Does Watching Porn Make You Sexist? The Answer May Shock You

There shouldn't be a debate — access to internet pornography should neither be limited nor dismantled for those who are of age. While as a practicing feminist (not to mention a human with perfectly good eyesight), I believe that the majority of internet porn exploits and demeans women (and is just about as sexy as watching a dentist maniacally poke someone's gums with a sickle probe), pornography should not be cited as the source of our society's sexist practices.

Indiana University's Department of Telecommunications recently published a study in the Psychology of Women Quarterly that aimed to determine whether pornography consumption could reduce an individual's sympathy and compassion towards women. Researchers Paul J. Wright and Michelle Funk wanted to know why many Americans continue to oppose affirmative action for women — a good and noble endeavor. Wright and Funk surveyed a mere 190 adults (problem number one with this study) on their pornography viewing habits and perceptions of wage gaps and discrimination against women in the workplace to see if there was a connection. Ultimately they found that porn could act as a social influence that undermined its consumers' support for affirmative action programs for women.

Jezebel aptly titled a reaction to Wright and Funk's work as "Department of Duh Study," and noted that since so much pornography showcases the humiliation of women, it is not surprising that viewers might then adopt the mindset that all women deserve similarly objectifying treatment. But Jezebel’s response further complicated Wright and Funk's results, pointing out that if all porn affects audiences equally (which Wright and Funk's research assumed), then perhaps all it takes to begin to perceive women as less deserving of equal treatment is simply to watch them participate in the act of sex itself.

Jezebel makes an important conjecture, and before we parse out our "cultural attitudes about gender in the context of sex" (which are problematic, undeniably), we need to take a step back from the common conversation of scrutinizing pornography. Yes, much of pornography relies on the derision of women, and yes, formerly taboo and potentially damaging fetishes have probably become more mainstream and acceptable due to the advent of the internet and the sense of community it can foster. But seeking a connection between pornography consumption and aggression or pornography consumption and rape is not a productive way to address the sexism that is deeply ingrained in our culture. Women have been the victims of gender-based violence and general subordinance since way before the publication of the first sexually explicit engravings, the I Modi, in the 16th century. It's not exactly like women were ruling the world when the dowry practice was in its heyday.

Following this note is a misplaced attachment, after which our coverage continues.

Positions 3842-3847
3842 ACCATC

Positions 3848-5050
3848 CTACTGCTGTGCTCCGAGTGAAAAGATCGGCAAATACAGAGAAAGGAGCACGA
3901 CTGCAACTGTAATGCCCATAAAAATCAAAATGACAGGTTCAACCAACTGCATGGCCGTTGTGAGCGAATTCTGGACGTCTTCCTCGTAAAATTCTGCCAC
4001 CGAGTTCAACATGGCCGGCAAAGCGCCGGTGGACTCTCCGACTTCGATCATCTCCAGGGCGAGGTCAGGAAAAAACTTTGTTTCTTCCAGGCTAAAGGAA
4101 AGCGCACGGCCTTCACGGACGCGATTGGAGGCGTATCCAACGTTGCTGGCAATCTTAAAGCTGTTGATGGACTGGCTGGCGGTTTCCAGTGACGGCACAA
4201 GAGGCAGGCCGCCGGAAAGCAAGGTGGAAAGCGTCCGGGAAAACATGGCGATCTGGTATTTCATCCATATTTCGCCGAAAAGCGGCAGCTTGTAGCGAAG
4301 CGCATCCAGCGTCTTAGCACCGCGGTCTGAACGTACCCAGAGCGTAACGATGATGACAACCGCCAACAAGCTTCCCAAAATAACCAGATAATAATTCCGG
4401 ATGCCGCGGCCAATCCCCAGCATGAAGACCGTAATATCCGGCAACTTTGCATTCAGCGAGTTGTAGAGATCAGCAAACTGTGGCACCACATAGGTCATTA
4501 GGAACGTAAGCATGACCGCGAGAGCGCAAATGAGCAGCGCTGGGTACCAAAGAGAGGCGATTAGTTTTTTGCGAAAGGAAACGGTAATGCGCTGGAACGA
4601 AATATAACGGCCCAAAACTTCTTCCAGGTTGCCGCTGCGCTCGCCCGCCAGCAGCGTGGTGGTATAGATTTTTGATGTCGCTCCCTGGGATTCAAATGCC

Researchers often examine pornography looking for an explanation for why people are misogynistic or sexist or misbehaved. But blaming a rapist or chauvinist’s behavior on a porn habit seems like a convenient and short-term solution to me. Pornography exists because there is a demand. A skin flick that demeans women becomes popular because viewers already possess low opinions of women. This is not about worshipping at the altar of net freedom or anything like that, it is just more important for us, as a society, not to become distracted by the idea of how pornography influences behavior. Sure, watching porn may cause viewers to develop unrealistic expectations for their personal sex lives or inspire viewers to replicate moves they saw on the smut screen. But the sexism in our society that allows for rapes in the military to remain underreported or for high school football stars in Ohio to document the sexual assault of an intoxicated girl without reservations has nothing to do with the accessibility of internet pornography. These events, along with the popularity of internet pornography, instead demonstrate that we have a larger societal problem at hand — one with origins in the ways we structure family life, and in the ways we conceive of the natural differences between men and women.